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Home > Titus Andronicus > ACT III - SCENE II. A room in Titus's house. A banquet set out.

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ACT III - SCENE II. A room in Titus's house. A banquet set out.
Enter TITUS, MARCUS, LAVINIA and Young LUCIUS, a boy

TITUS ANDRONICUS
1    So, so; now sit: and look you eat no more
2    Than will preserve just so much strength in us
3    As will revenge these bitter woes of ours.
4    Marcus, unknit that sorrow-wreathen knot:
5    Thy niece and I, poor creatures, want our hands,
6    And cannot passionate our tenfold grief
7    With folded arms. This poor right hand of mine
8    Is left to tyrannize upon my breast;
9    Who, when my heart, all mad with misery,
10   Beats in this hollow prison of my flesh,
11   Then thus I thump it down.
To LAVINIA
12   Thou map of woe, that thus dost talk in signs!
13   When thy poor heart beats with outrageous beating,
14   Thou canst not strike it thus to make it still.
15   Wound it with sighing, girl, kill it with groans;
16   Or get some little knife between thy teeth,
17   And just against thy heart make thou a hole;
18   That all the tears that thy poor eyes let fall
19   May run into that sink, and soaking in
20   Drown the lamenting fool in sea-salt tears.
MARCUS ANDRONICUS
21   Fie, brother, fie! teach her not thus to lay
22   Such violent hands upon her tender life.
TITUS ANDRONICUS
23   How now! has sorrow made thee dote already?
24   Why, Marcus, no man should be mad but I.
25   What violent hands can she lay on her life?
26   Ah, wherefore dost thou urge the name of hands;
27   To bid AEneas tell the tale twice o'er,
28   How Troy was burnt and he made miserable?
29   O, handle not the theme, to talk of hands,
30   Lest we remember still that we have none.
31   Fie, fie, how franticly I square my talk,
32   As if we should forget we had no hands,
33   If Marcus did not name the word of hands!
34   Come, let's fall to; and, gentle girl, eat this:
35   Here is no drink! Hark, Marcus, what she says;
36   I can interpret all her martyr'd signs;
37   She says she drinks no other drink but tears,
38   Brew'd with her sorrow, mesh'd upon her cheeks:
39   Speechless complainer, I will learn thy thought;
40   In thy dumb action will I be as perfect
41   As begging hermits in their holy prayers:
42   Thou shalt not sigh, nor hold thy stumps to heaven,
43   Nor wink, nor nod, nor kneel, nor make a sign,
44   But I of these will wrest an alphabet
45   And by still practise learn to know thy meaning.
Young LUCIUS
46   Good grandsire, leave these bitter deep laments:
47   Make my aunt merry with some pleasing tale.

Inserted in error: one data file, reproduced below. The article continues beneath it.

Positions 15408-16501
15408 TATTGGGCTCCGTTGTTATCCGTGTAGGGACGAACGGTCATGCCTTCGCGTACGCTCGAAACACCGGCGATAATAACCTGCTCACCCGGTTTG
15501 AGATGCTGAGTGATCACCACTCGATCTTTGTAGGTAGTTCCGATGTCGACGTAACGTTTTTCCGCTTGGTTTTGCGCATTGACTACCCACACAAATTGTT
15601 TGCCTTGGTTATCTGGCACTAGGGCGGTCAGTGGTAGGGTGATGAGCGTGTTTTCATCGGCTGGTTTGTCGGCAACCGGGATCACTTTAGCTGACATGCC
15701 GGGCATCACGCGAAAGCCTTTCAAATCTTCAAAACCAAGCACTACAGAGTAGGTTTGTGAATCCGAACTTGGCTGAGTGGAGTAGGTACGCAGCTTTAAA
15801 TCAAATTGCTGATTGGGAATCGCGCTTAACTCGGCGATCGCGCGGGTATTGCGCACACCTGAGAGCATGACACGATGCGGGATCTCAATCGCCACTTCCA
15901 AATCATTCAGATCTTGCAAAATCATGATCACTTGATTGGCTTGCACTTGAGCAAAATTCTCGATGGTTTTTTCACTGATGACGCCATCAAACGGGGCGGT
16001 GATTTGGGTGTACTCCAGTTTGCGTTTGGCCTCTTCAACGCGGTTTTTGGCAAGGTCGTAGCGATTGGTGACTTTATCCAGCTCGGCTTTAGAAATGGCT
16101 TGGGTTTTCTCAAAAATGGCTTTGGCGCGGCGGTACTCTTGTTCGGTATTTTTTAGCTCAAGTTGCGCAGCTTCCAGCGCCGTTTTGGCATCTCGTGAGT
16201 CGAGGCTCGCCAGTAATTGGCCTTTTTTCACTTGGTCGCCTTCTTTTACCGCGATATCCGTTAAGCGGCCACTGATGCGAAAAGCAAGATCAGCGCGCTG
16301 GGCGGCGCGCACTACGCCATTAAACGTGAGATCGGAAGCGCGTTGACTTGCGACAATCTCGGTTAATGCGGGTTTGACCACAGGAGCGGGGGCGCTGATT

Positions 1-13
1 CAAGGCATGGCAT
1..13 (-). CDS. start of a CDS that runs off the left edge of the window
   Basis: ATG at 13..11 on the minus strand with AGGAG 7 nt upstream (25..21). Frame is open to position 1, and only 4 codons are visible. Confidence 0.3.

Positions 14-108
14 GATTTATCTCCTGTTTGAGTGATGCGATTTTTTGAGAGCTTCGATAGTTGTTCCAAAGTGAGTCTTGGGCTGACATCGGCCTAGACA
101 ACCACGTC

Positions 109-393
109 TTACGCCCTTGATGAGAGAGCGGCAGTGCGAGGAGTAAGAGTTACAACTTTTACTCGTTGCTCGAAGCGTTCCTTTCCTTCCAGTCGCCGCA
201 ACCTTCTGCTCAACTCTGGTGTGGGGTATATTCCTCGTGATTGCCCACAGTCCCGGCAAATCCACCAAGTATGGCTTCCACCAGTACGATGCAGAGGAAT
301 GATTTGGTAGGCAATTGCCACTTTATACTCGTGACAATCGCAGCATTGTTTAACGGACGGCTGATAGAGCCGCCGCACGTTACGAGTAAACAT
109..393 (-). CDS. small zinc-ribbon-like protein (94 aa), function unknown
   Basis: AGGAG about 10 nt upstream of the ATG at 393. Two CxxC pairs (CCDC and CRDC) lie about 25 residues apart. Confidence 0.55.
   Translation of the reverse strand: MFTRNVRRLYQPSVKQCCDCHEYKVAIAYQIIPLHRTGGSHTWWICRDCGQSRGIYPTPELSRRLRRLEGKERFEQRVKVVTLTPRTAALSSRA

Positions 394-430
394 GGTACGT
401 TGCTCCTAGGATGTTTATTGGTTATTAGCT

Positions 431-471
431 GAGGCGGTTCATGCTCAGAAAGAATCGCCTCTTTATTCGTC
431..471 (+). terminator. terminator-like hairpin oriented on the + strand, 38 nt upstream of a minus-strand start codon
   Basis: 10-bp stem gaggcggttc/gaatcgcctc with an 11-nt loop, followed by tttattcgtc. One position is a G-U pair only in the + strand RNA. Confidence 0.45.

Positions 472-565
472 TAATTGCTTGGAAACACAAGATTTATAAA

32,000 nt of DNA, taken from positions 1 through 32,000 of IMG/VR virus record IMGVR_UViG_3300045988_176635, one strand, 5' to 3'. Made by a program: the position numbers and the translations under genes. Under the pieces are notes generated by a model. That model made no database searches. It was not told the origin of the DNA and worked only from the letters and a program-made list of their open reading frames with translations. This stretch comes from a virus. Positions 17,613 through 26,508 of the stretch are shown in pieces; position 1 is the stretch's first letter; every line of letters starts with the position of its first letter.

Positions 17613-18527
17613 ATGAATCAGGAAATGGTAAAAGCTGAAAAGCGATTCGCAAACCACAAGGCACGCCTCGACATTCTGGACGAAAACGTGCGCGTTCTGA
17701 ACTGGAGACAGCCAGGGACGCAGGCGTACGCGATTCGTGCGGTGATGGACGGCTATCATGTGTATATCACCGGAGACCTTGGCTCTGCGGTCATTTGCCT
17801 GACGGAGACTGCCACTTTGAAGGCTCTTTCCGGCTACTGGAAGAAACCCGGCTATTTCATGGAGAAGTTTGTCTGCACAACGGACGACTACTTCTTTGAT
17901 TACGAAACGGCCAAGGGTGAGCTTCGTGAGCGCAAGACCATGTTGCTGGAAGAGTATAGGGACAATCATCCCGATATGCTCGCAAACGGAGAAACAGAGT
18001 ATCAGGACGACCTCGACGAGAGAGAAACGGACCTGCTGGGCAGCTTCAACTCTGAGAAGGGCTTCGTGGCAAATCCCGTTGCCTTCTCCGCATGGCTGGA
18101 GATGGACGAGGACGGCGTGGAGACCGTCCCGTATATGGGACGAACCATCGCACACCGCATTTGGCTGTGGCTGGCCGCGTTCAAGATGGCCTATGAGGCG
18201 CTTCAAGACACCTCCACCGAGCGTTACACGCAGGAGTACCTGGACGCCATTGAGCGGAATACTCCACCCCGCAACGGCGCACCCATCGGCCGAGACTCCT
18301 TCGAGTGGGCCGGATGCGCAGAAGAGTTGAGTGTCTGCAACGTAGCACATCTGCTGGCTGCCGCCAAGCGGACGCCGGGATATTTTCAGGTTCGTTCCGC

MARCUS ANDRONICUS
48   Alas, the tender boy, in passion moved,
49   Doth weep to see his grandsire's heaviness.
TITUS ANDRONICUS
50   Peace, tender sapling; thou art made of tears,
51   And tears will quickly melt thy life away.
MARCUS strikes the dish with a knife
52   What dost thou strike at, Marcus, with thy knife?
MARCUS ANDRONICUS
53   At that that I have kill'd, my lord; a fly.
TITUS ANDRONICUS
54   Out on thee, murderer! thou kill'st my heart;
55   Mine eyes are cloy'd with view of tyranny:
56   A deed of death done on the innocent
57   Becomes not Titus' brother: get thee gone:
58   I see thou art not for my company.
MARCUS ANDRONICUS
59   Alas, my lord, I have but kill'd a fly.
TITUS ANDRONICUS
60   But how, if that fly had a father and mother?
61   How would he hang his slender gilded wings,
62   And buzz lamenting doings in the air!
63   Poor harmless fly,
64   That, with his pretty buzzing melody,
65   Came here to make us merry! and thou hast
66   kill'd him.
MARCUS ANDRONICUS
67   Pardon me, sir; it was a black ill-favor'd fly,
68   Like to the empress' Moor; therefore I kill'd him.
TITUS ANDRONICUS
69   O, O, O,
70   Then pardon me for reprehending thee,
71   For thou hast done a charitable deed.
72   Give me thy knife, I will insult on him;
73   Flattering myself, as if it were the Moor
74   Come hither purposely to poison me.--
75   There's for thyself, and that's for Tamora.
76   Ah, sirrah!
77   Yet, I think, we are not brought so low,
78   But that between us we can kill a fly
79   That comes in likeness of a coal-black Moor.
MARCUS ANDRONICUS
80   Alas, poor man! grief has so wrought on him,
81   He takes false shadows for true substances.
TITUS ANDRONICUS
82   Come, take away. Lavinia, go with me:
83   I'll to thy closet; and go read with thee
84   Sad stories chanced in the times of old.
85   Come, boy, and go with me: thy sight is young,
86   And thou shalt read when mine begin to dazzle.
Exeunt

< (Previous) ACT III, SCENE IACT IV, SCENE I (Next) >
Scene Index
ACT I
  • SCENE I


  • ACT II
  • SCENE I
  • SCENE II
  • SCENE III
  • SCENE IV


  • ACT III
  • SCENE I
  • SCENE II


  • ACT IV
  • SCENE I
  • SCENE II
  • SCENE III
  • SCENE IV


  • ACT V
  • SCENE I
  • SCENE II
  • SCENE III

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